Toxicity and Safe Handling of Rubber Chemicals, Fourth Edition

Toxicity and Safe Handling of Rubber Chemicals, Fourth Edition

Author: Rapra Technology and BRMA
ISBN 978-1-85957-174-3 

Published: 1999 
Pages 380, Spiral-bound

‘Reliable and authoritative information on the risks associated with the handling and use of chemicals is a prerequisite for their proper control and for preventing risks to health and safety…..To have this key information assembled in a readily accessible and user-friendly form is a considerable bonus, and in publishing this much-revised version of their Code of Practice, the BRMA has performed a valuable service for all the people, managers and workers alike, who earn their livelihoods in the rubber industry.’ - Andrew Porter, Chairman of the Rubber Industry Advisory Committee.

This reference book provides an essential guide to health and safety in the rubber processing industry. The British Rubber Manufacturers’ Association and Rapra Technology Limited have combined forces to update the information on hundreds of different rubber chemicals. New data has been compiled from reputable manufacturers and suppliers, and from standard sources of health and safety data. The book includes an introduction to the regulations governing the labeling and use of chemicals, together with definitions of toxicity, carcinogenicity, mutagenicity, and effects on reproduction. Specific hazard, risk, and safety labels are explained. The issue of health surveillance in the industry is dealt with in detail.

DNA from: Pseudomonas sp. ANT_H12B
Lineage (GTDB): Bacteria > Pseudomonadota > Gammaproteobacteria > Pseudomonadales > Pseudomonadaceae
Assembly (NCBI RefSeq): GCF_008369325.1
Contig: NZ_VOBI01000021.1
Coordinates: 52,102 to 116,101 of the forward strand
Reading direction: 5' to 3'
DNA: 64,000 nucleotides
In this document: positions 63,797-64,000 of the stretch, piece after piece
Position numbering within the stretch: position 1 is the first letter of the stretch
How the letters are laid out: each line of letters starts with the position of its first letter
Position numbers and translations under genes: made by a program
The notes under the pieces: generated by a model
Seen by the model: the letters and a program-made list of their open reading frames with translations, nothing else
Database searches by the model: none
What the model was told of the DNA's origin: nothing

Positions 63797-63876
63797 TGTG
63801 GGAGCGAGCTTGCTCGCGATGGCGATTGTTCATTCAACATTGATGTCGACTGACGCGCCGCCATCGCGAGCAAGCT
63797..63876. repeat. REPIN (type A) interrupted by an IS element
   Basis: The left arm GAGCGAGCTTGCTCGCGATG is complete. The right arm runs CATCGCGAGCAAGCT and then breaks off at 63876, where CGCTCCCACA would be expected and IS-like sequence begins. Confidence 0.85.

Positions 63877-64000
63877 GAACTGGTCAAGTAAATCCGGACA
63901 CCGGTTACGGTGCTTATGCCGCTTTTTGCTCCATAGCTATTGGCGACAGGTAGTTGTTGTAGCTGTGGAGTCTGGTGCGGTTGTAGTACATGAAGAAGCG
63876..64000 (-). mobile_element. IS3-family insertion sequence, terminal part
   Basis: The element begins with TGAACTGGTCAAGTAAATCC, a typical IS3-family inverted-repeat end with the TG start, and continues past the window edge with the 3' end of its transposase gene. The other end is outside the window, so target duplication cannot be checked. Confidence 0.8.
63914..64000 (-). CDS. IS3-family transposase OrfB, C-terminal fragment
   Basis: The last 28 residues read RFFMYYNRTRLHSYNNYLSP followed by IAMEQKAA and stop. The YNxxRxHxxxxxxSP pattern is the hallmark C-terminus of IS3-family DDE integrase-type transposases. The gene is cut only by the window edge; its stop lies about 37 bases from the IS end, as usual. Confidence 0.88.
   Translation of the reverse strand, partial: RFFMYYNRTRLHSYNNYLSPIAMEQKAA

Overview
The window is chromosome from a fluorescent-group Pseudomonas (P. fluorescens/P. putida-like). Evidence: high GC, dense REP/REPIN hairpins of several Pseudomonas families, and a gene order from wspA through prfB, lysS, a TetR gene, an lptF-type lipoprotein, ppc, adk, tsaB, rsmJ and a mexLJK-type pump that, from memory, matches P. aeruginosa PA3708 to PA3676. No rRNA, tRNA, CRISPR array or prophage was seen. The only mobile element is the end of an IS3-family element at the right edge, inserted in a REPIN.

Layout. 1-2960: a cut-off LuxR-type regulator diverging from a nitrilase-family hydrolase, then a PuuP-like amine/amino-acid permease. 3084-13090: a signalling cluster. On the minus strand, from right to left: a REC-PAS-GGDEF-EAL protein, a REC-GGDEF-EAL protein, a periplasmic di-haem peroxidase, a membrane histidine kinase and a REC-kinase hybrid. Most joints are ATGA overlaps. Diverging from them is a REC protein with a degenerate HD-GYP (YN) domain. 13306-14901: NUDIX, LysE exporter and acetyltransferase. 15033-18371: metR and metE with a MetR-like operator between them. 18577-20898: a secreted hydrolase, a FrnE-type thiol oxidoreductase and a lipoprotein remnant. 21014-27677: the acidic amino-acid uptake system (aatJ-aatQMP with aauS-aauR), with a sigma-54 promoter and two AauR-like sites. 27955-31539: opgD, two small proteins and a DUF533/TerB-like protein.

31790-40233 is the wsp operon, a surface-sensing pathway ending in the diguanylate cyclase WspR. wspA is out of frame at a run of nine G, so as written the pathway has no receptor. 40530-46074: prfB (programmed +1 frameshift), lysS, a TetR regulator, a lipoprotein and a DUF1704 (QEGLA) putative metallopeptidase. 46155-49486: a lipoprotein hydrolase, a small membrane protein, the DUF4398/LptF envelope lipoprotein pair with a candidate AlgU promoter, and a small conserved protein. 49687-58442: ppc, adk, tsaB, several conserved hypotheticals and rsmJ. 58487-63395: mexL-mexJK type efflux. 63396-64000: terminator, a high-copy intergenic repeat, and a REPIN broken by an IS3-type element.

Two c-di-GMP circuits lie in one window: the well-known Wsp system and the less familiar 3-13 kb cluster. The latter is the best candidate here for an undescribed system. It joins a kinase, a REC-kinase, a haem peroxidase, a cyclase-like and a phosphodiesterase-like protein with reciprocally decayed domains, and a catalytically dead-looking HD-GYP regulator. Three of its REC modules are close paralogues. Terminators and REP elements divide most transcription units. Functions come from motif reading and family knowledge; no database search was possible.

Many rubber chemicals are examined individually in the form of abbreviated safety data sheets. They are listed under categories of use: reinforcing agents and fillers, accelerators and retarders, vulcanising agents, antidegradants, organic peroxides, peptisers and processing aids, ester plasticisers, blowing agents, bonding agents, latex auxiliaries, pigments and miscellaneous. Each chemical has a data sheet including trade names, suppliers, physical data, fire hazards (including explosion risk), regulatory labeling, health hazards, emergency first aid, and food contact listings (FDA and BgVV). New to this edition is the addition of CAS and EINECS numbers to aid identification of materials.

Other rubber chemicals are discussed as groups: natural and synthetic polymers, process oils and chlorinated waxes, tackifying and reinforcing resins, and rubber solvents. In the section on process oils, there is a discussion on the introduction of new synthetic oils, with reduced aromatic content.

Environmental control is a key issue in today’s world. This book devotes a chapter to the subject of dust and vapour emissions during rubber processing and methods of monitoring. The section on dust includes the latest guidelines, definitions, and significance of respirable and inhalable fractions. There are details of monitoring exposure to mixtures of hydrocarbon solvents, and also of measuring specific vapours (more than thirty different chemicals are listed separately).

A bibliography is provided for those who wish to study a particular subject in depth. This lists standard toxicology reference books, epidemiological case studies from the rubber industry, and useful publications from the Health and Safety Executive (including the Rubber Industry Advisory Committee, RUBIAC).